Error in the estimate of the highest saddle point from the true saddle point for alanine dipeptide isomerization. Results are shown at 11 nodes for the GSM and modified-GSM. The open circles represent points where an interpolation step was performed in the modified GSM.

Error in the estimate of the highest saddle point from the true saddle point for alanine dipeptide isomerization. Results are shown at 11 nodes for the GSM and modified-GSM. The open circles represent points where an interpolation step was performed in the modified GSM.

Final energy profile of the MEP for alanine dipeptide isomerization using the GSM and the modified GSM for 11 nodes. The reaction path shown for the modified GSM is after single-point QM calculations have been performed on interpolated points that exist in the final string. The points in each curve are joined with a spline.

Final energy profile of the MEP for alanine dipeptide isomerization using the GSM and the modified GSM for 11 nodes. The reaction path shown for the modified GSM is after single-point QM calculations have been performed on interpolated points that exist in the final string. The points in each curve are joined with a spline.

H abstraction in methanol oxidation on .

H abstraction in methanol oxidation on .

Error in the estimate of the highest saddle point from the true saddle point for H abstraction in methanol oxidation on . Results are shown at 11 nodes for the GSM and modified GSM. The open circles represent points where an interpolation step was performed in the modified GSM.

Error in the estimate of the highest saddle point from the true saddle point for H abstraction in methanol oxidation on . Results are shown at 11 nodes for the GSM and modified GSM. The open circles represent points where an interpolation step was performed in the modified GSM.

Final energy profile of the MEP for H abstraction in methanol oxidation on using the GSM and the modified GSM for 11 nodes. The reaction path shown for the modified GSM is after single-point QM calculations have been performed on interpolated points that exist in the final string.

Final energy profile of the MEP for H abstraction in methanol oxidation on using the GSM and the modified GSM for 11 nodes. The reaction path shown for the modified GSM is after single-point QM calculations have been performed on interpolated points that exist in the final string.

C–H bond activation in toluene on a Rh complex coordinated with two CO species and three TFA solvent ligands.

C–H bond activation in toluene on a Rh complex coordinated with two CO species and three TFA solvent ligands.

Error in the estimate of the highest saddle point from the true saddle point for C–H bond activation in toluene over Rh/TFA complex. The result shown is at 11 nodes for the modified GSM. The GSM is not shown because it was unable to converge. The open circles represent points where an interpolation step was performed in the modified GSM.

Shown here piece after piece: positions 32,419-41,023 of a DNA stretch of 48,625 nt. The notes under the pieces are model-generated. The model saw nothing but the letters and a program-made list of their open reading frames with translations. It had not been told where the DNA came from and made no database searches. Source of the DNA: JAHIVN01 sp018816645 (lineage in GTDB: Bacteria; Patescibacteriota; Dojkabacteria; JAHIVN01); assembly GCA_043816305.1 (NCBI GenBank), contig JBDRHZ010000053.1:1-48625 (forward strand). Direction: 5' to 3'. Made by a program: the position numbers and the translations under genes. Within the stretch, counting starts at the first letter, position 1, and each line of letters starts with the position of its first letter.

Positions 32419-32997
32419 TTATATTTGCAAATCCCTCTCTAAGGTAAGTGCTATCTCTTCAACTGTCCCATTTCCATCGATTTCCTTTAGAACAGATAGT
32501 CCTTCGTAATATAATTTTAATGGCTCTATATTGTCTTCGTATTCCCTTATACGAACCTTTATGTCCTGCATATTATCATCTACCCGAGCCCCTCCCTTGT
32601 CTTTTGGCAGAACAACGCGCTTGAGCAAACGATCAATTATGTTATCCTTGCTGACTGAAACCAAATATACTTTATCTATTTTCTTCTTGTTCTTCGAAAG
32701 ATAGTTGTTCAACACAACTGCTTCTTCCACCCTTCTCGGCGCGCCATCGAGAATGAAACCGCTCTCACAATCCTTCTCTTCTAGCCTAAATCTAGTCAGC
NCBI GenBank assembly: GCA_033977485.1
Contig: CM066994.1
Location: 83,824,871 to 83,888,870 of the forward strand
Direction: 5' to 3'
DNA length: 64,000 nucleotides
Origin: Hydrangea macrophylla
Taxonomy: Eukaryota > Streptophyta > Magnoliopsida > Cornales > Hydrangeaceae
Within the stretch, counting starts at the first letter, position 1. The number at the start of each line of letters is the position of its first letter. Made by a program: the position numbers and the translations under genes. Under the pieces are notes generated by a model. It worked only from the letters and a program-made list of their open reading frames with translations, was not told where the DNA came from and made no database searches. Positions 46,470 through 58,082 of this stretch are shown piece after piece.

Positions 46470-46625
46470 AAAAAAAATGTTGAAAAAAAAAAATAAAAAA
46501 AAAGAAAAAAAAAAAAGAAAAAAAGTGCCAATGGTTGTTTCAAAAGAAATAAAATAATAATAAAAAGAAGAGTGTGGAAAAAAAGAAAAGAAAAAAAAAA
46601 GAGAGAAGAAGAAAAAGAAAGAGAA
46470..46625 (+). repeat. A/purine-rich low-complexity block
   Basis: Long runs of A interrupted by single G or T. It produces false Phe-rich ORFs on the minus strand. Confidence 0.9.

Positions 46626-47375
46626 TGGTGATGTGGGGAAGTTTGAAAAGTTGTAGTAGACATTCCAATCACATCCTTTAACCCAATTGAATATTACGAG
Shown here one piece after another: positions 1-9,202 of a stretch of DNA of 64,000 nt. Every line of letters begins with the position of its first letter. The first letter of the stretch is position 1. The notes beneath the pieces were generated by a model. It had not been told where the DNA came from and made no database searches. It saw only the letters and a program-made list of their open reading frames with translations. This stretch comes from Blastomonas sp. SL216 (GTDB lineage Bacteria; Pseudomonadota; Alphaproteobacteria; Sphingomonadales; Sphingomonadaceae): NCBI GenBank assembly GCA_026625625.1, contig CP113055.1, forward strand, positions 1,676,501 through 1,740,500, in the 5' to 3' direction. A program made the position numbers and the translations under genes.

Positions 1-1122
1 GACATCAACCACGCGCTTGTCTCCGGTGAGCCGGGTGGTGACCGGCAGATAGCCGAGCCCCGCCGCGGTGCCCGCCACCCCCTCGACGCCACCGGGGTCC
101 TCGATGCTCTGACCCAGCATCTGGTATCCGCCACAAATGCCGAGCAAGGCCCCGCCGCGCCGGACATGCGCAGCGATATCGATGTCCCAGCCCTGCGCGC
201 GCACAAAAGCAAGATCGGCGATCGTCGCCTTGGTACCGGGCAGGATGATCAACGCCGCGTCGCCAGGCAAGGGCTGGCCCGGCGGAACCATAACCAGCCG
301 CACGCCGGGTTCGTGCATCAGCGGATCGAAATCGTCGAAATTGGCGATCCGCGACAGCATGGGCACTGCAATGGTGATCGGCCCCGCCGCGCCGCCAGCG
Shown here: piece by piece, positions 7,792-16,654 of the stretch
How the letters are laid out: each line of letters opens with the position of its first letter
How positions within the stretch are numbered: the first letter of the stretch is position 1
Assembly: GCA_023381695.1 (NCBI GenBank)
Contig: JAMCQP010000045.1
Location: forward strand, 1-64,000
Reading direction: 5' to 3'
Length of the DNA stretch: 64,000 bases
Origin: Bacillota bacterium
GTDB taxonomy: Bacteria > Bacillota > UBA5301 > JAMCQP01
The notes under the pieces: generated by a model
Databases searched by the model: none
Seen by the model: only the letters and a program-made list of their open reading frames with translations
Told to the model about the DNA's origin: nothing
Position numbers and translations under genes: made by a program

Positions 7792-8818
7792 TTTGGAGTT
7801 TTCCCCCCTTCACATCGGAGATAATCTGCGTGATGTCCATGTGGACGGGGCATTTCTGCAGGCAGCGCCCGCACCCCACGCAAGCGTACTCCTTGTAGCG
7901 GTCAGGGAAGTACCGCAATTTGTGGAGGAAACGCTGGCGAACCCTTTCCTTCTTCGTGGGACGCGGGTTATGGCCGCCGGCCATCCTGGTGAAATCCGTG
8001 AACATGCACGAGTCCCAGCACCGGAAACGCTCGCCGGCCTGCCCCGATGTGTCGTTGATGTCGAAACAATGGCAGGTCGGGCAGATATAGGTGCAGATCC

Error in the estimate of the highest saddle point from the true saddle point for C–H bond activation in toluene over Rh/TFA complex. The result shown is at 11 nodes for the modified GSM. The GSM is not shown because it was unable to converge. The open circles represent points where an interpolation step was performed in the modified GSM.

Final energy profile of the MEP for C–H bond activation in toluene over Rh/TFA complex using the modified GSM for 11 nodes. The modified GSM was first used using HF/STO-3G, and then refined using B3LYP/6-31G/LANL2DZ. The points in each curve are joined with a spline.

Final energy profile of the MEP for C–H bond activation in toluene over Rh/TFA complex using the modified GSM for 11 nodes. The modified GSM was first used using HF/STO-3G, and then refined using B3LYP/6-31G/LANL2DZ. The points in each curve are joined with a spline.

## Tables

Comparison of TS geometries from final string calculations for alanine dipeptide isomerization. The energies are relative to the reactant, .

Comparison of TS geometries from final string calculations for alanine dipeptide isomerization. The energies are relative to the reactant, .

Time required to determine the TS for alanine dipeptide isomerization.

Time required to determine the TS for alanine dipeptide isomerization.

Comparison of TS geometries from final string calculations for H abstraction in methanol oxidation on . The strings were grown using the functional/basis sets listed. All TS estimates were refined at .

Comparison of TS geometries from final string calculations for H abstraction in methanol oxidation on . The strings were grown using the functional/basis sets listed. All TS estimates were refined at .

Time required to determine the TS for H transfer in .

Time required to determine the TS for H transfer in .

Comparison of TS geometry using different functionals/basis sets for C–H bond activation in toluene on .

Comparison of TS geometry using different functionals/basis sets for C–H bond activation in toluene on .

Time required to determine the TS for C–H activation in toluene over .

Time required to determine the TS for C–H activation in toluene over .